Abortion became just one potent weapon in the arsenal of a movement, years in the making, that is ready to flex its power in ever larger and more audacious ways, writes Liz Theoharis.
In the 1989 Webster v. Reproductive Health Services case, the U.S. Supreme Court upheld a Missouri law restricting the use of state funds and facilities for abortion, an early attempt to eat away at Roe v. Wade.
Since then, the agenda of right-wing U.S. leaders, of which abortion is only a part, has become clear: slashing school food programs; denial of Medicaid expansion in states that need it most; attacks on Black, Brown and Native people by the police and border patrol; Supreme Court decisions to put fossil-fuel companies ahead of the rest of society; as well as the rights of gun manufacturers; denial of sovereignty to indigenous people and tribes and failure to protect voting rights and ending the constitutional right to abortion.
The Dobbs v. Jackson decision on abortion, overturning Roe v. Wade, has made life in America distinctly more dangerous. The seismic aftershocks of that ruling are already being felt across the country: 22 states have laws or constitutional amendments on the books now poised to severely limit access to abortion or ban it outright. Even before the Supreme Court issued its decision, states with more restrictive abortion laws had higher maternal-mortality and infant-mortality rates. Now, experts are predicting at least a 21 percent increase in pregnancy-related deaths across the country.
As is always the case with public-health crises in America — the only industrialized country without some form of universal healthcare — it’s the poor who suffer the most. Survey data shows that nearly 50 percent of women who seek abortions live under the federal poverty line, while many more hover precariously above it.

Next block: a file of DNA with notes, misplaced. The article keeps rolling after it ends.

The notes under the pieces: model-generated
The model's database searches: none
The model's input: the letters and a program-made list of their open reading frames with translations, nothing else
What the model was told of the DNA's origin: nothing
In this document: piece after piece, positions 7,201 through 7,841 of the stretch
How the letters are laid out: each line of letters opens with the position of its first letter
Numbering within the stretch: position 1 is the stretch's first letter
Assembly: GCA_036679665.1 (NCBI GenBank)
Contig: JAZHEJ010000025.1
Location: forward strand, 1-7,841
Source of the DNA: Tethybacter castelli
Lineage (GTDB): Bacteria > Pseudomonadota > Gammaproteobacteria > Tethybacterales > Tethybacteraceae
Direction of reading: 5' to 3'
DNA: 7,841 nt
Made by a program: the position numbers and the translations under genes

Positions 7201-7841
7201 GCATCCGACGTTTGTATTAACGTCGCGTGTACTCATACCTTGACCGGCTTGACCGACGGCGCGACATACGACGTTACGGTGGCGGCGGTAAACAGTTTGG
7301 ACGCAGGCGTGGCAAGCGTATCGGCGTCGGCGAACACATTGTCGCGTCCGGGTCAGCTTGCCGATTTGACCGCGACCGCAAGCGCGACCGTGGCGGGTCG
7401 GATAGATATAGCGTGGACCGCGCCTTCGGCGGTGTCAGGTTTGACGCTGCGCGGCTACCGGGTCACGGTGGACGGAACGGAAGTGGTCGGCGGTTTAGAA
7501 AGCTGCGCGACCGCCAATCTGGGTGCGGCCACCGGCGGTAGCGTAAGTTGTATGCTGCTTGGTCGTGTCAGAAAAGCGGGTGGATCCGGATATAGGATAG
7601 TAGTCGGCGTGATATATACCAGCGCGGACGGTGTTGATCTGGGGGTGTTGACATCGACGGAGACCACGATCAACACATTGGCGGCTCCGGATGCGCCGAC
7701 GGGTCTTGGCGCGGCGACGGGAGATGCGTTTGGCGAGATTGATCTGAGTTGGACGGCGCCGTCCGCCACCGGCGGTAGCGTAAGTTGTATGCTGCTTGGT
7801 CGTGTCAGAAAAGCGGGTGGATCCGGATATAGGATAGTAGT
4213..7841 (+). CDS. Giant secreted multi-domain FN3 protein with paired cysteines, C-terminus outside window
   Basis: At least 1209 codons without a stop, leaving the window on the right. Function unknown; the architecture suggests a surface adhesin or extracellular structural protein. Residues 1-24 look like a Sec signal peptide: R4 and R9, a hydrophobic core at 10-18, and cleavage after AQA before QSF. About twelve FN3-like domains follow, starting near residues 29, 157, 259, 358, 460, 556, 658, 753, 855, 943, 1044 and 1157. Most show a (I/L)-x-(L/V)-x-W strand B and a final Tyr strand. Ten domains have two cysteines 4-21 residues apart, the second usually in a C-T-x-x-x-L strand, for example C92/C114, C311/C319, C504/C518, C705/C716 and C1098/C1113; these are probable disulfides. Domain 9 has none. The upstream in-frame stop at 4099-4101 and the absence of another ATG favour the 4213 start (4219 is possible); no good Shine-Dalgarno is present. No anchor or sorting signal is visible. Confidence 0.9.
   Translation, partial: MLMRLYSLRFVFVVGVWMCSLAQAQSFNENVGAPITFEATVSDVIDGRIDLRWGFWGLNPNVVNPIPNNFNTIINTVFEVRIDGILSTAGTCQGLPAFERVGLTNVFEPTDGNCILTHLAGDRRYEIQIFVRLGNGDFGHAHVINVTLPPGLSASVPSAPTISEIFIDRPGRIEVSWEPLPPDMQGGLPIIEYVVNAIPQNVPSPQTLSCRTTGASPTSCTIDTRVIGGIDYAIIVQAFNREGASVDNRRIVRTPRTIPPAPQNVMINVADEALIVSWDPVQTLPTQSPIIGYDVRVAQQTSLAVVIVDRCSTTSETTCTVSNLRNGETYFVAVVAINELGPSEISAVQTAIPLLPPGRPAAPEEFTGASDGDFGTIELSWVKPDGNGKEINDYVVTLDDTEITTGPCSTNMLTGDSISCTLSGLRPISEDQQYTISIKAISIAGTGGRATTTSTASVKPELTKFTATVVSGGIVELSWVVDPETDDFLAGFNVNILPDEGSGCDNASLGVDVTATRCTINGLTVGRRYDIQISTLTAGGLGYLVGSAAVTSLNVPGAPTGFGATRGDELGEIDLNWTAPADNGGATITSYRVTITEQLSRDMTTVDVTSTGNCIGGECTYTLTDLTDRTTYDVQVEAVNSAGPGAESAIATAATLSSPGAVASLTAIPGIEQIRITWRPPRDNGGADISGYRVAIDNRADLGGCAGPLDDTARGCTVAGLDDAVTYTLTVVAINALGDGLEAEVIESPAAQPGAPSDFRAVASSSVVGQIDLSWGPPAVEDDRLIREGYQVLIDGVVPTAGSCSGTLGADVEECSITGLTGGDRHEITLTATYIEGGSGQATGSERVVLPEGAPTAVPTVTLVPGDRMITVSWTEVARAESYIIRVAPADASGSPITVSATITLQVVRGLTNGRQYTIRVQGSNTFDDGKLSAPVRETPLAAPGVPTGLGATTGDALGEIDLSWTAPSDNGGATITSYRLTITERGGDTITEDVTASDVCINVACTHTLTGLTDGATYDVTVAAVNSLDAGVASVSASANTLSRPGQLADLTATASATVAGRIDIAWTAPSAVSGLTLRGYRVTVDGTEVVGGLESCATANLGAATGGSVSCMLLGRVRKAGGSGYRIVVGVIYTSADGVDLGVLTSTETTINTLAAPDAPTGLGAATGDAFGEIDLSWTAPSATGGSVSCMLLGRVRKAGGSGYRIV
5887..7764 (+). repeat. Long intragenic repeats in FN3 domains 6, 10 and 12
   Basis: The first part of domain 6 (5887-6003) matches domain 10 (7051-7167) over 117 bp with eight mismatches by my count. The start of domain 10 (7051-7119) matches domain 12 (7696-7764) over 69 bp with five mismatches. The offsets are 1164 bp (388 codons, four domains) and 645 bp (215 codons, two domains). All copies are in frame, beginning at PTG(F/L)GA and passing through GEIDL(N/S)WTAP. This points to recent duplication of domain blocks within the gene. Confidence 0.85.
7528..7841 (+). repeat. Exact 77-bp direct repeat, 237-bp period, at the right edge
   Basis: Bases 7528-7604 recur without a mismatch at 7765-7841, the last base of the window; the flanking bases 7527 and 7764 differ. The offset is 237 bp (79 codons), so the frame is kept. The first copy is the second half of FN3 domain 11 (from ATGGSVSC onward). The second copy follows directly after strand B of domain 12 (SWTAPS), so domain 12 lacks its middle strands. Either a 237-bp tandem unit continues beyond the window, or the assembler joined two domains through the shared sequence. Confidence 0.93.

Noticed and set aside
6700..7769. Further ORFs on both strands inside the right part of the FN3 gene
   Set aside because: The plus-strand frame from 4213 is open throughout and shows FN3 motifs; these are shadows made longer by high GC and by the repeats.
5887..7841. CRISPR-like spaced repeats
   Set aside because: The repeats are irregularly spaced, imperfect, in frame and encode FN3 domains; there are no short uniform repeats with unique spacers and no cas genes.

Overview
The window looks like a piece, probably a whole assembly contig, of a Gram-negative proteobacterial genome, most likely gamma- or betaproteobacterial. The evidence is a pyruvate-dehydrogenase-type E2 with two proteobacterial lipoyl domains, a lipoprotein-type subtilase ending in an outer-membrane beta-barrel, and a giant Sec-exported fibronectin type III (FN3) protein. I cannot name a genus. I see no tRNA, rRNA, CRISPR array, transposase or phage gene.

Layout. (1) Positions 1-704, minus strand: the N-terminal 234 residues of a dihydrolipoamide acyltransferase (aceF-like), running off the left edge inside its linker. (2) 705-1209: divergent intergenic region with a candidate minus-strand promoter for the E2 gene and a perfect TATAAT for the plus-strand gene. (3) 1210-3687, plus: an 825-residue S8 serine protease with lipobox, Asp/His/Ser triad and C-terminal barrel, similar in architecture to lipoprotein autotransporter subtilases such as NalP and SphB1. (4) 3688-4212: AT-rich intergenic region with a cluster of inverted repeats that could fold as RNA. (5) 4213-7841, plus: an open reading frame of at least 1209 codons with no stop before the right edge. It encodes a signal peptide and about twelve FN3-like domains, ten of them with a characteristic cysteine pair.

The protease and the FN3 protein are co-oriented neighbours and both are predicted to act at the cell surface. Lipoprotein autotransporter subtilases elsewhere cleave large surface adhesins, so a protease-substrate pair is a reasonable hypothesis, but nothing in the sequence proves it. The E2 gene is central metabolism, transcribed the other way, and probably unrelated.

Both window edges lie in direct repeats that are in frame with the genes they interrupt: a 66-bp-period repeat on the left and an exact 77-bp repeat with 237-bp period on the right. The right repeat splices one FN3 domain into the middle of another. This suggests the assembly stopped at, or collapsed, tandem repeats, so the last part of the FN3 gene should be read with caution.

In states that limit or ban abortion, poor women and others face an immediate threat of heightened health complications, as well as the long-term damage associated with abortion restrictions.
Indeed, data collected by economists in the decades after Roe v. Wade indicates that the greater the limits on abortion, the more poverty for parents and the less education for their children. Worse yet, the 13 states that had trigger laws designed to outlaw abortion in the event of a Roe reversal were already among the poorest in the country. Now, poor people in poor states will be on the punishing spear tip of our post-Roe world.
While the Supreme Court’s grim decision means more pain and hardship for women, transgender and gender non-confirming people, it signals even more: the validation of a half-century-old strategy by Christian nationalists to remake the very fabric of this nation. For the businessmen, pastors and politicians who laid the foundations for the Dobbs ruling, this was never just about abortion.
The multi-decade campaign to reverse Roe v. Wade has always been about building a political movement to seize and wield political power. For decades, it’s championed a vision of “family values” grounded in the nuclear family and a version of community life meant to tightly control sex and sexuality, while sanctioning attacks on women and LGBTQIA people.
Thanks to its militant and disciplined fight to bring down Roe, this Christian nationalist movement has positioned itself to advance a full-spectrum extremist agenda that is not only patriarchal and sexist, but racist, anti-poor and anti-democratic. Consider the Dobbs decision the crown jewel in a power-building strategy years in the making. Consider it as well the coronation of a movement ready to flex its power in ever larger, more violent, and more audacious ways.
In that context, bear in mind that, in his concurring opinion, Justice Clarence Thomas suggested that the Dobbs decision gives the Supreme Court legal precedent to strike down other previously settled landmark civil rights jurisprudence, including Griswold v. Connecticut (access to contraception), Lawrence v. Texas (protection of same-sex relationships), and Obergefell v. Hodges (protection of same-sex marriage).
Whether or not these fundamental protections ultimately fall, the Supreme Court majority’s justification for Dobbs certainly raises the possibility that any due-process rights not guaranteed by and included in the Constitution before the passage of the 14th Amendment in 1868 could be called into question.
The Christian nationalist movement long ago identified control of the Supreme Court as decisive for its agenda of rolling back all the twentieth-century progressive reforms from the New Deal of the 1930s through the Great Society of the 1960s. Less than a week after the Dobbs decision, in fact, that court overturned Massachusetts v. EPA, the 2007 ruling that set a precedent when it came to the government’s ability to regulate greenhouse gas emissions by polluting industries. May Boeve, head of the environmental group 350.org, put it this way: